Thursday, November 19, 2009

Google want to help us find the laws that govern us

Google want to help us find the laws that govern us.
"As many of us recall from our civics lessons in school, the United States is a common law country. That means when judges issue opinions in legal cases, they often establish precedents that will guide the rulings of other judges in similar cases and jurisdictions. Over time, these legal opinions build, refine and clarify the laws that govern our land. For average citizens, however, it can be difficult to find or even read these landmark opinions. We think that's a problem: Laws that you don't know about, you can't follow — or make effective arguments to change.

Starting today, we're enabling people everywhere to find and read full text legal opinions from U.S. federal and state district, appellate and supreme courts using Google Scholar. You can find these opinions by searching for cases (like Planned Parenthood v. Casey), or by topics (like desegregation) or other queries that you are interested in. For example, go to Google Scholar, click on the "Legal opinions and journals" radio button, and try the query separate but equal. Your search results will include links to cases familiar to many of us in the U.S. such as Plessy v. Ferguson and Brown v. Board of Education, which explore the acceptablity of "separate but equal" facilities for citizens at two different points in the history of the U.S. But your results will also include opinions from cases that you might be less familiar with, but which have played an important role.

We think this addition to Google Scholar will empower the average citizen by helping everyone learn more about the laws that govern us all. To understand how an opinion has influenced other decisions, you can explore citing and related cases using the Cited by and Related articles links on search result pages. As you read an opinion, you can follow citations to the opinions to which it refers. You can also see how individual cases have been quoted or discussed in other opinions and in articles from law journals. Browse these by clicking on the "How Cited" link next to the case title. See, for example, the frequent citations for Roe v. Wade, for Miranda v. Arizona (the source of the famous Miranda warning) or for Terry v. Ohio (a case which helped to establish acceptable grounds for an investigative stop by a police officer).

As we worked to build this feature, we were struck by how readable and accessible these opinions are. Court opinions don't just describe a decision but also present the reasons that support the decision. In doing so, they explain the intricacies of law in the context of real-life situations. And they often do it in language that is surprisingly straightforward, even for those of us outside the legal profession. In many cases, judges have gone quite a bit out of their way to make complex legal issues easy to follow. For example, in Korematsu v. United States, the Supreme Court justices present a fascinating and easy-to-follow debate on the legality of internment of natural born citizens based on their ancestry. And in United States v. Ramirez-Lopez, Judge Kozinski, in his dissent, illustrates the key issue of the case using an imagined good-news/bad-news dialogue between the defendant and his attorney.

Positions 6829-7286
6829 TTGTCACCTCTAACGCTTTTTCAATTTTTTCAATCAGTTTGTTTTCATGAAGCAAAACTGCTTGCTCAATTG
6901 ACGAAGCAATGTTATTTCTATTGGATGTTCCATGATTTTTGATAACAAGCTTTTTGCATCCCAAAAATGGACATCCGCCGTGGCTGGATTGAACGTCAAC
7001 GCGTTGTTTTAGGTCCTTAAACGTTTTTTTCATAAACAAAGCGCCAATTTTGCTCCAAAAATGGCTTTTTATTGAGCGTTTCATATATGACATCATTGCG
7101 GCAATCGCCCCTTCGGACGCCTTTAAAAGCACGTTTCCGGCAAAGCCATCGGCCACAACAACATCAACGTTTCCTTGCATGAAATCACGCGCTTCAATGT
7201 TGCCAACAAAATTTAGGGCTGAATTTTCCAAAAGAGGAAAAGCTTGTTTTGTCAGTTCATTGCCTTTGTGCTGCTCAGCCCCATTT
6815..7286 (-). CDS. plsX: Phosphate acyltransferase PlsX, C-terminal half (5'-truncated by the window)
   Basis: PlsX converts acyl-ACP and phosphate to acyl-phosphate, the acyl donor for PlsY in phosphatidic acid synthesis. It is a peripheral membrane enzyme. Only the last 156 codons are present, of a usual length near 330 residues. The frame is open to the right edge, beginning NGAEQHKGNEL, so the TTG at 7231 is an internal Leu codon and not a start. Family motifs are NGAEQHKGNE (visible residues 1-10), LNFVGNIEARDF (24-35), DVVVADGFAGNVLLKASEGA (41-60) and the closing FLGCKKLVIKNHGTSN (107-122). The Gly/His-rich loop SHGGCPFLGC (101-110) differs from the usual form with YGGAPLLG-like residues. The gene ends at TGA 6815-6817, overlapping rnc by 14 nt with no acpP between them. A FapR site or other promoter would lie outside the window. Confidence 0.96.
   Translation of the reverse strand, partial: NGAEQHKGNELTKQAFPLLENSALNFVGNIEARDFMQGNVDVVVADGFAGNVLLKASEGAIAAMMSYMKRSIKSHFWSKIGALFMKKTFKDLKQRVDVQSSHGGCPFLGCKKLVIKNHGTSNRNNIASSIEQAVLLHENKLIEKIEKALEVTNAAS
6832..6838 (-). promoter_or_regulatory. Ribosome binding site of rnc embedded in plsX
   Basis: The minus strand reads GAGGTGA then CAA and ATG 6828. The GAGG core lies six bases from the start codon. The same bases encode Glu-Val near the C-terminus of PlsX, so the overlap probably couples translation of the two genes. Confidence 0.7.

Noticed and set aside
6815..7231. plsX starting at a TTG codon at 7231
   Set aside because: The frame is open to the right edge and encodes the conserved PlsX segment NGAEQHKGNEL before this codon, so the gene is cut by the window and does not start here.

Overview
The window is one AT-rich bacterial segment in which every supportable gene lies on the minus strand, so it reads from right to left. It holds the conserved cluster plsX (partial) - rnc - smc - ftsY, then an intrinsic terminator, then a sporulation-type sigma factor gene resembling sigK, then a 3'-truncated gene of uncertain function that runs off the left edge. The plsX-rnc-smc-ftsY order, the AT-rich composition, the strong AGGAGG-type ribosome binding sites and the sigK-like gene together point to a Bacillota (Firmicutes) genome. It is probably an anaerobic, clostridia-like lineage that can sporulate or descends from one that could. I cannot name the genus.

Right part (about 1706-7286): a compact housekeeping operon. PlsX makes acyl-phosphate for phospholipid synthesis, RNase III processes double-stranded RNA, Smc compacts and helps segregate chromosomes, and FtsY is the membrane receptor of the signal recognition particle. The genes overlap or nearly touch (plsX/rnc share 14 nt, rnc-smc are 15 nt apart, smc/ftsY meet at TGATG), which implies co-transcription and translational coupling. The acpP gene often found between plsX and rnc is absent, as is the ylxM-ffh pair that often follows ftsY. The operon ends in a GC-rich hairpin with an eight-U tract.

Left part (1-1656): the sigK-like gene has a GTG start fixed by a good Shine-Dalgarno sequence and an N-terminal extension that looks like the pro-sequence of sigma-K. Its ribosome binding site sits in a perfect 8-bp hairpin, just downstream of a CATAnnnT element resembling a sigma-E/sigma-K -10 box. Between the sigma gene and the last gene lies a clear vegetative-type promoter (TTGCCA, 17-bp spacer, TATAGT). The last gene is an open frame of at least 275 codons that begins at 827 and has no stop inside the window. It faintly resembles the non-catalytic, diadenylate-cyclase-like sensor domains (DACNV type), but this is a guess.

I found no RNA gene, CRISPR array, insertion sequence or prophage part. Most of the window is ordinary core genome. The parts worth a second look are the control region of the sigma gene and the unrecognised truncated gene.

We would like to take this opportunity to acknowledge the work of several pioneers, who have worked on making it possible for an average citizen to educate herself about the laws of the land: Tom Bruce (Cornell LII), Jerry Dupont (LLMC), Graham Greenleaf and Andrew Mowbray (AustLII), Carl Malamud (Public.Resource.Org), Daniel Poulin (LexUM), Tim Stanley (Justia), Joe Ury (BAILII), Tim Wu (AltLaw) and many others. It is an honor to follow in their footsteps. We would also like to acknowledge the judges who have built this cathedral of justice brick by brick and have tried to make it accessible to the rest of us. We hope Google Scholar will help all of us stand on the shoulders of these giants."

The most radical copyright proposal ever?

Cory Doctorow is very concerned at the latest plans from the UK government on copyright reform.
"A source close to the British Labour Government has just given me reliable information about the most radical copyright proposal I've ever seen.
Secretary of State Peter Mandelson is planning to introduce changes to the Digital Economy Bill now under debate in Parliament. These changes will give the Secretary of State (Mandelson -- or his successor in the next government) the power to make "secondary legislation" (legislation that is passed without debate) to amend the provisions of Copyright, Designs and Patents Act (1988).
What that means is that an unelected official would have the power to do anything without Parliamentary oversight or debate, provided it was done in the name of protecting copyright. Mandelson elaborates on this, giving three reasons for his proposal:
1. The Secretary of State would get the power to create new remedies for online infringements (for example, he could create jail terms for file-sharing, or create a "three-strikes" plan that costs entire families their internet access if any member stands accused of infringement)